His skill and talent both playing and teaching harmonica make him a perfect candidate for the judging panel at the Hangtown Harmonica Championship at Cowboys + Cornbread.
We were able to speak to him about all things harmonica, and what he’ll be looking for when judging harmonica competitions.
Q: What got you interested in playing harmonica?
A: It happened at summer camp. I was 12 years old, and a guy got on stage during a camp talent show and played a cover of Whammer Jammer by the J Geils Band. He blew the crowd away – me included. I was drawn to the sound of this little instrument that had the power of a steam engine in it. I asked the guy to teach me the harmonica – turns out we went to the same church. He ended up giving me a harmonica, cassette tape, and a book. I practiced two hours every night for a few months, and quickly realized how difficult and challenging the harmonica really is. It’s deceiving, as many see it as a cousin to the kazoo, but you can make so many different sounds with it.
Q: What type of music do you like to play?
A: Rock, funk, and blues – I’ve been in a number of bands, including the Sutter Junkies and Two Track Mind, and performed hundreds of shows, so I’ve played a lot of different genres and songs over the years. My new thing is beatbox harmonica, where I use a loop station and other effects to emulate an entire band as a solo artist. I’ve just released an EP of beatbox harmonica songs with Radiant Soul Records.
I’m not currently in a band, but I do host the weekly open mic night at the Lockdown Brewery in Folsom. I’ve been doing that for the last four and a half years.
Q: What are you looking for when judging the harmonica competition?
A: The amazing thing about the harmonica is all the different sounds you can make. That’s what the judges are looking for. Personally, I gravitate towards a funk and rock performer who stands out from traditional blues players like the classic Little Walter and Sonny Boy Williamson types. I’ll be looking for an original sound. Things like tone, good cadence, and timing. Timing is pretty much half of musicianship. And tone is everything with the harmonica – it’s easy to sound like you just stepped on a duck, but having good tone and a good fat sound is important.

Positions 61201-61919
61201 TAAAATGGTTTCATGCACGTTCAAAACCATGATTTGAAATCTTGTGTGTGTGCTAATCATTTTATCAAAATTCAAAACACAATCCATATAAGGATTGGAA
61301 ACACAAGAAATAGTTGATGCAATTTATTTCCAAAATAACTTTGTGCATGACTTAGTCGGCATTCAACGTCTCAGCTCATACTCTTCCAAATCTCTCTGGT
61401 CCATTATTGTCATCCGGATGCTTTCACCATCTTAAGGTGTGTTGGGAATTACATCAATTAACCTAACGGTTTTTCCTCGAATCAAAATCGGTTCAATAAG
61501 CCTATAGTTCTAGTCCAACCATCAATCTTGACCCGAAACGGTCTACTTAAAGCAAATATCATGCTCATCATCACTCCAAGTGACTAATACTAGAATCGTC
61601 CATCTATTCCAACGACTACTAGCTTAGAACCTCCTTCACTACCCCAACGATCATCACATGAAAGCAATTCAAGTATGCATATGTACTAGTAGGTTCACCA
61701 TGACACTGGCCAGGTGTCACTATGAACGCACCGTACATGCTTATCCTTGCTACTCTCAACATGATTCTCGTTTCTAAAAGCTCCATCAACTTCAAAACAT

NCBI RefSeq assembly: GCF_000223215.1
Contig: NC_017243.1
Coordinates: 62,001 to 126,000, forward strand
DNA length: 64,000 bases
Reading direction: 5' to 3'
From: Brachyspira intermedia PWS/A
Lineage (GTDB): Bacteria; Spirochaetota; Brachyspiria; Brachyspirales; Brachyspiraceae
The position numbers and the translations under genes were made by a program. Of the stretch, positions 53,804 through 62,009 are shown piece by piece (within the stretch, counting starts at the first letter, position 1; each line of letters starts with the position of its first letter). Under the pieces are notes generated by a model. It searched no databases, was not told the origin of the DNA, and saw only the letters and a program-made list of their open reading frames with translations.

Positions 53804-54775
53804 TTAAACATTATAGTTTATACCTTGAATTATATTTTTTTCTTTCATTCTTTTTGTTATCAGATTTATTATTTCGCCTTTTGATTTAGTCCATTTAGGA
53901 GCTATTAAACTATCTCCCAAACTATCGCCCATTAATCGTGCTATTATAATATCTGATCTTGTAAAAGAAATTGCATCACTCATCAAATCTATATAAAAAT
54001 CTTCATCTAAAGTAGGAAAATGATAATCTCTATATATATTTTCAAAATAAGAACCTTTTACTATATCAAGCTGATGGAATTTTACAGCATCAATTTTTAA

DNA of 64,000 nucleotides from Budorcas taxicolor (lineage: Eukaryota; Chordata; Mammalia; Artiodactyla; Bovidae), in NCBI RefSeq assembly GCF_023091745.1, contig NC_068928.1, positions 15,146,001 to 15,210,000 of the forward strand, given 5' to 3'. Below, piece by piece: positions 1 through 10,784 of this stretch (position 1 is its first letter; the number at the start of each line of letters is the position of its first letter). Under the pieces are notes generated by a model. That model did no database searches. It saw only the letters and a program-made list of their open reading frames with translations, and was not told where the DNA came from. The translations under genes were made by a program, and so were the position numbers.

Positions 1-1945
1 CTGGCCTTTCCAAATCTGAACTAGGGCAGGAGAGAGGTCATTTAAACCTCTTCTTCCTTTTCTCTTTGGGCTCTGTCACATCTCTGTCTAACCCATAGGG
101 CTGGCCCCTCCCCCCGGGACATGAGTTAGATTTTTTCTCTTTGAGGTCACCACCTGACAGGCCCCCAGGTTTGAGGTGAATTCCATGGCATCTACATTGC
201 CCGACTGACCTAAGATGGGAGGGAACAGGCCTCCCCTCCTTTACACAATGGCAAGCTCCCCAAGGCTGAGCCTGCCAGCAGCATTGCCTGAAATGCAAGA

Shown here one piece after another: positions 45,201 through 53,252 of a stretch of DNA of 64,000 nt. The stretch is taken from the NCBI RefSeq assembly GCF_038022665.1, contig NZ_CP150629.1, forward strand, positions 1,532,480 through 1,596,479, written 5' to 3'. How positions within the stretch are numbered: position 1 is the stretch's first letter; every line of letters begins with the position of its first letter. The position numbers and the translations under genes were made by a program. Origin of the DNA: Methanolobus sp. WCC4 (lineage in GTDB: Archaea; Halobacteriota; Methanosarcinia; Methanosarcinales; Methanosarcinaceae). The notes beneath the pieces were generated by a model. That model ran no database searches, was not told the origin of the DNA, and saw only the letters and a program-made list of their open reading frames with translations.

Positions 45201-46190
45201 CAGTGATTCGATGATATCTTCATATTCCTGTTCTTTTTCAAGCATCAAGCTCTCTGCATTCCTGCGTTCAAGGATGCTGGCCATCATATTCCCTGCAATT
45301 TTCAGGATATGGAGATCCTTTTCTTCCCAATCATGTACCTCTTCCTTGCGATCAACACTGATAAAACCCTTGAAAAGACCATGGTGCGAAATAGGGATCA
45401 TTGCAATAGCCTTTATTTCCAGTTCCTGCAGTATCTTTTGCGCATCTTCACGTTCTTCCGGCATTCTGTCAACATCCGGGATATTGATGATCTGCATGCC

I was once asked how to make your harmonica performance your own. It’s about imitating then innovating. First, you find all of the players that you want to mimic, and you learn what they do. You stop and rewind and replay their songs, and once you’ve figured out how to play what they play, then you go to innovate your own sound. I’d like to hear someone at this competition has taken their sound and evolved it into something new that people can gravitate toward.
There are ten holes on the harmonica, but you can play a full chromatic scale – three full octaves of notes. You virtually have 40 some notes in it, and with that, I’d like to see someone who has correct intonation in hitting the notes that they want to hit, along with tone, and timing.
Q: Why should people come to the Hangtown Harmonica Championship?
A: A lot of people have the perception that the harmonica is just limited to Bob Dylan. At this event, you’ll see musicians who have spent time focusing on what this instrument is capable of. If you want to hear things you didn’t think you could hear on a harmonica, definitely plan on attending.
Harmonica is the only instrument where you draw in and blow out, which helps with the range of sounds you can create. It can sound like a Hammond organ, a saxophone, and a steaming 200-ton locomotive. This little tiny, unassuming ten-hole toy has carried itself through generations of American history.